1.3 F.A.Q.

A Tesla coil is a high voltage, high frequency resonant air core transformer. It was developed by the Serbian born inventor Nikola Tesla in the 1880s. It was originally created to serve as a transmitter for the wireless transmission of electrical power. The idea of wireless power transmission never caught on mainly due to lack of funds. The true Tesla coil had three coils, a primary, a secondary, and an extra coil which is called the Tesla magnifier.

Today Tesla coils serve little practical purpose. There are a few practical purposes for them however. They are used to simulate lightning strikes to test aircraft hulls, and power distribution equipment. They are also used in the film industry wherever good lightning like discharges are needed. An example of this would be in the movie "Terminator 2". Most coils built today are 1/4 wave coils which do not make use of the Tesla magnifier coil. Tesla coils are fairly easy to build with readily available components. The normal hobby Tesla coil setup consists of a high voltage step-up transformer which has a secondary voltage of 5000-15000 volts AC. Neon sign and oil burner ignition transformers are commonly used. Almost all of the other components are made by the builder.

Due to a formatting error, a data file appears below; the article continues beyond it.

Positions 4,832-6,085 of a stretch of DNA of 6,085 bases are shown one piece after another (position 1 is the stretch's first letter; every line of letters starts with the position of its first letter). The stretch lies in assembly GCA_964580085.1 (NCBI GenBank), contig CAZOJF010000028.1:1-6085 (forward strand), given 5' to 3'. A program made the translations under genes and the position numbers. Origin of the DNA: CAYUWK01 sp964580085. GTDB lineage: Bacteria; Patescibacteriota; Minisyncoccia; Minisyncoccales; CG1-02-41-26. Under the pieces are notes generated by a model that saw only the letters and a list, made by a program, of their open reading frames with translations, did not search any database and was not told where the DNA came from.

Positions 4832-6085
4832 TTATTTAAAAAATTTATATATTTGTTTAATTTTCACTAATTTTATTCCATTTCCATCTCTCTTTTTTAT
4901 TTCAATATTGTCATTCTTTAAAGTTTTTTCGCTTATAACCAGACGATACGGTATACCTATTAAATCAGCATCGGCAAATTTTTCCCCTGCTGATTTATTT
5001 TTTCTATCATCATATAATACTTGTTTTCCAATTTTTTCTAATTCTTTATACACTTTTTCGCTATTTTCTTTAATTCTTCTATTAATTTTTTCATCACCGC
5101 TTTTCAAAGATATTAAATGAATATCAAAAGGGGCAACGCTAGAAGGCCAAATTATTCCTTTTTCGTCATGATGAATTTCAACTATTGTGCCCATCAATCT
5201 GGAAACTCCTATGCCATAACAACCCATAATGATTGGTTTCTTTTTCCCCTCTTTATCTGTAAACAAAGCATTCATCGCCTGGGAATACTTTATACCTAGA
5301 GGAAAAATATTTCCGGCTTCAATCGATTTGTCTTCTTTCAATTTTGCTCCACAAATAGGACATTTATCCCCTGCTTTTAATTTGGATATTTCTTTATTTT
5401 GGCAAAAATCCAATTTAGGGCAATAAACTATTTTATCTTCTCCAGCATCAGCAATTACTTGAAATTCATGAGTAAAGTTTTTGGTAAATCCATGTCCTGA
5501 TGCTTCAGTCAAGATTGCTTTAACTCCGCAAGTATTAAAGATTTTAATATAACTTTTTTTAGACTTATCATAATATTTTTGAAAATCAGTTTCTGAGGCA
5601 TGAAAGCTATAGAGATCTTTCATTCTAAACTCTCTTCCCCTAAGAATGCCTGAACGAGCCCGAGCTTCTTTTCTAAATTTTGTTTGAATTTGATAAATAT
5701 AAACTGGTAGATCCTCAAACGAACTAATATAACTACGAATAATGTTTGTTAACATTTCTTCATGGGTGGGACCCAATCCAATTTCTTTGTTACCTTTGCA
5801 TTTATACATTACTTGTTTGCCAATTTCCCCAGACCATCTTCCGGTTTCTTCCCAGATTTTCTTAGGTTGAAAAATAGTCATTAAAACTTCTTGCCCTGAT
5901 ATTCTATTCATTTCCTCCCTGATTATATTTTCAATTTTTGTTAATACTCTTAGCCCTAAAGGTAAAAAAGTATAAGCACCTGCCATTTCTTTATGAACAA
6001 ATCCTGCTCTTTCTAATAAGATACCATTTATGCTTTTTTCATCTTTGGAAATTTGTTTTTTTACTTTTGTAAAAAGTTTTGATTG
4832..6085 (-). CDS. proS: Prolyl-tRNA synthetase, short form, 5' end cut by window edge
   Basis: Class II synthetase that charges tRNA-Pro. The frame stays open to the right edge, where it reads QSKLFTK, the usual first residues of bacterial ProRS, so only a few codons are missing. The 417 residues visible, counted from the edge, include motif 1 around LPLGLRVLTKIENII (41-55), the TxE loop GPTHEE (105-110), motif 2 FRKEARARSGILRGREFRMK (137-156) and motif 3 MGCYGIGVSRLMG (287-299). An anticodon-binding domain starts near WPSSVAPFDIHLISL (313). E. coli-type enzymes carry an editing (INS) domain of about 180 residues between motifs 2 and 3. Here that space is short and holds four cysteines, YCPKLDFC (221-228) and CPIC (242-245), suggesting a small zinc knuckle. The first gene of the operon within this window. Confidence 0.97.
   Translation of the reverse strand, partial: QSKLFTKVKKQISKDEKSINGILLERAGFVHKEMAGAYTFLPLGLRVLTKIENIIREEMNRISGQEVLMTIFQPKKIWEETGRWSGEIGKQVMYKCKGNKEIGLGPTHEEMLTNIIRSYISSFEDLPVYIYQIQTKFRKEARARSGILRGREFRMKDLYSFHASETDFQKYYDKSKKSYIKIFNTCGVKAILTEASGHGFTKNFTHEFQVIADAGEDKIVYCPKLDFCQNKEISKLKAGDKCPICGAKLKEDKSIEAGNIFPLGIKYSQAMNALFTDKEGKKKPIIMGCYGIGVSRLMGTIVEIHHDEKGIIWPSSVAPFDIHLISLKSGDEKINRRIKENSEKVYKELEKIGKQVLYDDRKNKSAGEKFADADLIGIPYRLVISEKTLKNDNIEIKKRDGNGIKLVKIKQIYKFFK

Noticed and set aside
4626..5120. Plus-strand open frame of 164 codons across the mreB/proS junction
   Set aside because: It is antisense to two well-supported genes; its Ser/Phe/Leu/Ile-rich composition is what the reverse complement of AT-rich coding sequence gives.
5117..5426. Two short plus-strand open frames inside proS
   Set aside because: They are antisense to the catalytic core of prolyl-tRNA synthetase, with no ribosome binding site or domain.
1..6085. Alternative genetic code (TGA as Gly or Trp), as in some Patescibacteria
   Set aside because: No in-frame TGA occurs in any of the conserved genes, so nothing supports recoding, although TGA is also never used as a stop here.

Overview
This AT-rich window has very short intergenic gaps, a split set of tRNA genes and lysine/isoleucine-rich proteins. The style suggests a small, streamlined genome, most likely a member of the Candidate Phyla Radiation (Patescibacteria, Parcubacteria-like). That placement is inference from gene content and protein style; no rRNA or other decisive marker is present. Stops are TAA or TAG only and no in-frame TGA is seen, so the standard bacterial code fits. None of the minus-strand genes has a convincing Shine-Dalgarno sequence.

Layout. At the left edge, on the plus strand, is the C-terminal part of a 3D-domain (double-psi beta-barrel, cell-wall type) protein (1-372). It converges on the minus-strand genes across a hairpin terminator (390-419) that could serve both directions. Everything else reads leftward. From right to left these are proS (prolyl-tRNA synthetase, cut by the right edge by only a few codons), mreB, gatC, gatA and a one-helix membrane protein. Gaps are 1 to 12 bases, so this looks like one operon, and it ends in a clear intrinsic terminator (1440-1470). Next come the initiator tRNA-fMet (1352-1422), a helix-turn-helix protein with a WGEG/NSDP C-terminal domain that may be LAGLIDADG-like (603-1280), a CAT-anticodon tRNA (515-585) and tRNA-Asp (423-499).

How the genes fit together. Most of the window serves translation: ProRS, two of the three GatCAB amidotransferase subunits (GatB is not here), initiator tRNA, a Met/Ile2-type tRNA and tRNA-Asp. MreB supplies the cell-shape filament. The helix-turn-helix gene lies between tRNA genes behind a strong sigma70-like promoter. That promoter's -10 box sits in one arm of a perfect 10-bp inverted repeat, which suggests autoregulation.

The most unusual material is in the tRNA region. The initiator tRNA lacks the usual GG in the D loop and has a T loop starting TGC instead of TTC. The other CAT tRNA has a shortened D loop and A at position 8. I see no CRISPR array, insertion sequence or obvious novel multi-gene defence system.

The theory of operation of a Tesla coil is not too difficult to understand. The most basic Tesla coil system consists of a high voltage step- up transformer, sparkgap, capacitor, primary, secondary, and output terminal. First the capacitor is charged until it the air around the sparkgap breaks down and forms a conducting channel. The capacitor discharges rapidly into the primary coil and a magnetic flux is built up around the primary coil. The flux then collapses and charges up the capacitor again. The capacitor then discharges into the primary again. This forms what's called an LC (L stands for inductance and C stands for capacitance) oscillator. This cycle goes on until there is not enough power left to jump the gap. The capacitor then is charged by the high voltage transformer and the cycle repeats over and over again. You can think of the primary, sparkgap, and capacitor as a radio transmitter. The secondary can be thought of as a radio receiver. The resonant frequency of the secondary is determined by it's capacitance which is derived from the output terminal, the capacitance of the secondary winding, and the inductance of the secondary. If the resonant frequencies of both the primary, capacitor, and sparkgap circuit (also called a "tank" circuit) match with the resonant frequency of the secondary coil then high voltages will be induced in the secondary due to the effect of VSWR, or the standing waves in the coil. What happens is there is sparking that occurs at the output terminal. Understanding this is not required to build a sucessful Tesla coil, although it does help to know some of the theory.